In order to try and find a purpose behind this irrational human behavior, the Canaans have decided that this must be a new method of taking over new territory.  If we are sitting in a new place with our possessions – the dog show bag, which contains food, and the dog show crates, which are of course a home away from home – then this must now be our territory.  Therefore, it must be guarded.  So after five minutes of settling in and taking possession, I can feel the Canaans taking up their “this is my property, you had better watch your step” position, with a challenging straight in the eye look at anyone coming near. If it is strange dogs coming near, I can feel that vibration in the throat…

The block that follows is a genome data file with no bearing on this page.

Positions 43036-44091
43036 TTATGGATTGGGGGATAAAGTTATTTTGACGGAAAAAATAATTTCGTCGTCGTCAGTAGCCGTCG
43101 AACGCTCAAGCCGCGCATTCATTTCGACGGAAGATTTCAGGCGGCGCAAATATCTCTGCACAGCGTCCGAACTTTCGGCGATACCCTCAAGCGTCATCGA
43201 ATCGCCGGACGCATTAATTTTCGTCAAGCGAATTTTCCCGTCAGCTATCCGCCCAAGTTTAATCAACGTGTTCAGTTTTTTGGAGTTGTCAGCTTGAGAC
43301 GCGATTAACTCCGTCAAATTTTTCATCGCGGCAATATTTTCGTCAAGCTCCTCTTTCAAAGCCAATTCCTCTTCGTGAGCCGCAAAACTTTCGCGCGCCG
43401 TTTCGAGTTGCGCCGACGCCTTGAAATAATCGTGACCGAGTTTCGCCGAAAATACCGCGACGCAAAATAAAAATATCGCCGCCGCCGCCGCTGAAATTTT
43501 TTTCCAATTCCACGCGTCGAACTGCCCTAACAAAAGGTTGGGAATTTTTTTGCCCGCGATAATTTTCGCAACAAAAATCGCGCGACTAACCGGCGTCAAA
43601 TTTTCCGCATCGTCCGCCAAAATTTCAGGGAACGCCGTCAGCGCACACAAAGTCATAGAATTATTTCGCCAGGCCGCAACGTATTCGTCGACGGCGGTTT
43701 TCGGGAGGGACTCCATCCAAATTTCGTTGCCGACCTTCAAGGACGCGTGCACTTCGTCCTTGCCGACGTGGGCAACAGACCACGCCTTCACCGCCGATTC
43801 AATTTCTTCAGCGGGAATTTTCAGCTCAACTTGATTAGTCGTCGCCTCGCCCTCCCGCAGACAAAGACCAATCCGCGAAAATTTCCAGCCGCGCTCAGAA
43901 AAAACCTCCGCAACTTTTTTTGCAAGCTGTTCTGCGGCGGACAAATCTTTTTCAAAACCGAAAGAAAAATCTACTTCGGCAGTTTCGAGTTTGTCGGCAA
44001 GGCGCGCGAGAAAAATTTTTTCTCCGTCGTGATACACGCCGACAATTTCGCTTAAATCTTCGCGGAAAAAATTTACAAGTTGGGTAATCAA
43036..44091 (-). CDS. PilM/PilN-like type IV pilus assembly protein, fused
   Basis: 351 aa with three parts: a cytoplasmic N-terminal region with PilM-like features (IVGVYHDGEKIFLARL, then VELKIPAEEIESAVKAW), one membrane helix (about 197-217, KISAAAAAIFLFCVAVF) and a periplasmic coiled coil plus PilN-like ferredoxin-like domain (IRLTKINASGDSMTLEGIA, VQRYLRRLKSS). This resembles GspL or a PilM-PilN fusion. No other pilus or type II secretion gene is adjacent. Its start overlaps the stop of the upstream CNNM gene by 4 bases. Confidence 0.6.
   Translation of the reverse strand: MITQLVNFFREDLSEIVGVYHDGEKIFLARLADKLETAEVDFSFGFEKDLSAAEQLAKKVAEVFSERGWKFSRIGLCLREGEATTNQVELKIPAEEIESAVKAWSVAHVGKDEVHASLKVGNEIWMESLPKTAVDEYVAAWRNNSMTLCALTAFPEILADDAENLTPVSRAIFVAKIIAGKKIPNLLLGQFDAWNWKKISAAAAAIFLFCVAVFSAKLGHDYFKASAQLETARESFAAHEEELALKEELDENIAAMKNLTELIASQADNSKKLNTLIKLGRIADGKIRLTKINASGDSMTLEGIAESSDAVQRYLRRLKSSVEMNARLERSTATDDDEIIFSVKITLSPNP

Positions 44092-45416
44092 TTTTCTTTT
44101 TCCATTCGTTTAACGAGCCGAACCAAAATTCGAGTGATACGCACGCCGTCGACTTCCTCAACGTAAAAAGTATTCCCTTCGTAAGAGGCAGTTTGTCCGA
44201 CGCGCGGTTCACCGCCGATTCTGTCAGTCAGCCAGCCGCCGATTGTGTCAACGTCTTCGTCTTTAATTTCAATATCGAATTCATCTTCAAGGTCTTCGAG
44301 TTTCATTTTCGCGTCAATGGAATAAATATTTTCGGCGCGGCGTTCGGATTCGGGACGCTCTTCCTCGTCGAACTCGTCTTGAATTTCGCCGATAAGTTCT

The dogs do all know that they are not allowed to do any serious guarding – real growling, barking, and threatening are not permitted by me, the pack leader.  But they still manage to communicate their feelings to the other dogs in the vicinity, that usually stop and back away, making a wide birth around our little island of conquered territory, accompanied by their owners who are too naïve to really understand why their dogs do not want to walk by just there. 

There are a few things, though, that simply cannot be tolerated, and have to be stopped with a growl or a bark.  Any dog who is stupid enough to think he can drink from our water dish…!!!!